Takeaway:

  • Sometimes to reach our dreams, we need to be patient. Okay, all the time. I learned that God values obedience higher than the accomplishments I could have achieve through my own steps forward.
  • Learn from editing! I’ve been on both sides — having my work shredded and shredding other people’s work. The best response an author can have after receiving an edit back is to study the concepts behind the comments. Study the why behind the suggested changes. Don’t expect the editor to change your book for you, it’s your job to learn how to write better. Trust me, you won’t regret it.
  • Just because God told me it wasn’t the time to write, didn’t mean He wanted me to quit. I fulfilled my end of my spiritual bargain — I did my best in my speech therapy classes…while writing down story ideas on my syllabi or scribbling out book scenes during a boring lecture.

 

Have you ever felt God telling you not to do something you love? (Or at least not yet?)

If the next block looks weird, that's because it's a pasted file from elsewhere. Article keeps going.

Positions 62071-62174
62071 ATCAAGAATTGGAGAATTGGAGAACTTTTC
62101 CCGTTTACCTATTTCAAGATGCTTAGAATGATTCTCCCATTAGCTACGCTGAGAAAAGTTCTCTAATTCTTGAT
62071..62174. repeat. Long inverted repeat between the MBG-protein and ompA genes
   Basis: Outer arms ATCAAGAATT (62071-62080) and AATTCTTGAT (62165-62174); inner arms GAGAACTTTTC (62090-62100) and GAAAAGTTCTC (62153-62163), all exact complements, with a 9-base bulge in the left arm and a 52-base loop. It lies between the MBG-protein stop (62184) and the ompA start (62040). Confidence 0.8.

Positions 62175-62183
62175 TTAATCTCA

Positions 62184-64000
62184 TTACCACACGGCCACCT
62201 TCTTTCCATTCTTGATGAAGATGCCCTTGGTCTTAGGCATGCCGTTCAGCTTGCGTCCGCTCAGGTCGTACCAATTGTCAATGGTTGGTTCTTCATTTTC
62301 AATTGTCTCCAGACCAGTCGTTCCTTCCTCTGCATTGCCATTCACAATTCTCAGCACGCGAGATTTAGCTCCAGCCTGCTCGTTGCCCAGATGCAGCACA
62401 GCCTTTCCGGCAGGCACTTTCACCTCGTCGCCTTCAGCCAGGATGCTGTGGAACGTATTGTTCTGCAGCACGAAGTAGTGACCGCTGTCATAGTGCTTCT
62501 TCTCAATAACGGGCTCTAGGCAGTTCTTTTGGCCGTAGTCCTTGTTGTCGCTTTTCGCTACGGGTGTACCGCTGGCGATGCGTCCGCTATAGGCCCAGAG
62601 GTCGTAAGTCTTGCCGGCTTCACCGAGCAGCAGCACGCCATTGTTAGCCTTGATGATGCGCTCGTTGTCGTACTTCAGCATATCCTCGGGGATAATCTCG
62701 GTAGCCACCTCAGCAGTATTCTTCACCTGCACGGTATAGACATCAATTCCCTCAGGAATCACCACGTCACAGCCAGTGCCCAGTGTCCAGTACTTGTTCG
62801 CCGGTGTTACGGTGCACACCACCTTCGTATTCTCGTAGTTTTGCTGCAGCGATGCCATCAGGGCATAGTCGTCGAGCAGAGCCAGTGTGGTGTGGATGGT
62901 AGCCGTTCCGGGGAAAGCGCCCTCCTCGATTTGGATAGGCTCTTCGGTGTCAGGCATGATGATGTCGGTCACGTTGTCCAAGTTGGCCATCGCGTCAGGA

Or, maybe a more challenging question: Do you ever fear God will tell you to stop doing what you love?

 

 

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About Nadine Brandes

Nadine Brandes is an adventurer, fusing authentic faith with bold imagination. She never received her Hogwarts letter, but rest assured she’s no Muggle (and would have been in Ravenclaw House, thank you very much.) This Harry Potter super-nerd has been known to eat an entire package of Oreos (family size) by herself, and watches Fiddler on the Roof at least once a year. She writes about brave living, finding purpose, and other worlds soaked in imagination. Her dystopian trilogy (The Out of Time Series) challenged her to pursue shalom, which is now her favorite word (followed closely by bumbershoot.) When Nadine’s not taste-testing a new chai or editing fantasy novels, she and her knight-in-shining armor (nickname: “hubby”) are out pursuing adventures.
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9 Comments